Welcome to the March addition to the Modern Quilt Along with Simple Simon and Company.
Liz and Elizabeth invited me to be part of their year long journey with Modern Quilting and I happily accepted. I took on the task of Bold prints and I won’t lie…that can be very a difficult task to take on. The bold prints draw us in and intrigue us. But then there is the task of actually using them.
I’ll admit that I love to use bold prints for backings. I probably mainly use them in this way. They make the back of a quilt truly exceptional and just as important as the front. But for this quilt along I wanted to do something a little different.
I decided to use the bold fabric in an applique setting. I chose an Anna Maria Horner fabric that I had left over from a great backing. She designs some of the best large scale prints around!
To use the fabric in an applique setting, I chose certain pieces from the fabric that I could cut out and reassemble on another quilt. I added heat n bond lite to the back of these for the applique application.
I cut out each piece from the fabric (you may want to use small scissors to do this depending on how complicated the pieces are). I then took them to a quilt top that I have been working with and laid them in a pleasing arrangement. I wanted the pieces to clearly be an addition to this top that is intentional. The top already has some large scale prints in it, but they are not appliqued. So this was an opportunity to add something new to the quilt.
Then comes the slightly tedious part of appliqueing the pieces onto the quilt. I used a press n tear stabilizer on the back of the area where I would be appliqueing the cut out pieces. This helps maintain the integrity of the quilt top while I add so much stitching.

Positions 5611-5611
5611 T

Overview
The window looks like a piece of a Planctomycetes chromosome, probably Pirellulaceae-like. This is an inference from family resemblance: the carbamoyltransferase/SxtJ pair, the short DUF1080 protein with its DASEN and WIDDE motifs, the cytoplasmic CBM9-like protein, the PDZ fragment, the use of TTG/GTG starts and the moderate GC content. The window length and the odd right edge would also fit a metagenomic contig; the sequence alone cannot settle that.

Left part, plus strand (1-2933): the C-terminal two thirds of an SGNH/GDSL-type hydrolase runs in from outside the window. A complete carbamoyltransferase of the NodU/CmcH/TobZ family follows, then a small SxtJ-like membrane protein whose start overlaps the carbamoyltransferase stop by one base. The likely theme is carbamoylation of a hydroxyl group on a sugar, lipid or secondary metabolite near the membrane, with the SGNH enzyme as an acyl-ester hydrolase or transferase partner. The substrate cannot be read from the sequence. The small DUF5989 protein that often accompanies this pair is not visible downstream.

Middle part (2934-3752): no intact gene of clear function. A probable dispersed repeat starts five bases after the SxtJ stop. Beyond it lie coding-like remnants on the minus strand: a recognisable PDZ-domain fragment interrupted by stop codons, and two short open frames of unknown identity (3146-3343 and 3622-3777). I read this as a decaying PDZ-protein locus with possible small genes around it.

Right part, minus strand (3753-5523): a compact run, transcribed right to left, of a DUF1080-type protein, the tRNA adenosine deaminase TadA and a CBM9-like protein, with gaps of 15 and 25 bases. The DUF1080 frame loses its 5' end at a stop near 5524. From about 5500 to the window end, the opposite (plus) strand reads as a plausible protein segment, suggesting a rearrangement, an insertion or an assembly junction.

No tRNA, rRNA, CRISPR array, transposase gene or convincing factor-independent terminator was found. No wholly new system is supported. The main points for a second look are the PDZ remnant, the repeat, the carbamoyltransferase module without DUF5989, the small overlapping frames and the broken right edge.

I used a small zig zag stitch with a matching top thread for each piece and sewed around the edge of each piece. I didn’t quite do a satin stitch but pretty close. I intend for this to be a quilt top that is able to be washed, so I wanted the pieces attached well. If it was a wall hanging or other type of piece that won’t be washed then I would probably do a sketchy raw edge applique. Either way is fun! Just make sure that you use your open toe applique foot on your machine so that you can see where you are going.
Next step: removing that tear away stabilizer. There are a lot of stabilizers out there, so feel free to experiment with what works best for you. Disolvable stabilizers are another great option here…they come out in the wash and then you don’t have to worry about removing them.
And then you are done! You can step back and admire your work! You have taken pieces from one large scale print and cut them apart. Then you added them onto another piece in a new arrangement that is completely unique to you. Well done!
Oh and it’s addicting, so get ready to do this more than once. Pretty soon you’ll be cutting up all of your prints to create your own new combinations and scenes.
What do you think? Have you used a large scale print this way before? It’s a little scary to step outside the boundaries of one print, but give it a whirl. Create a scene you love!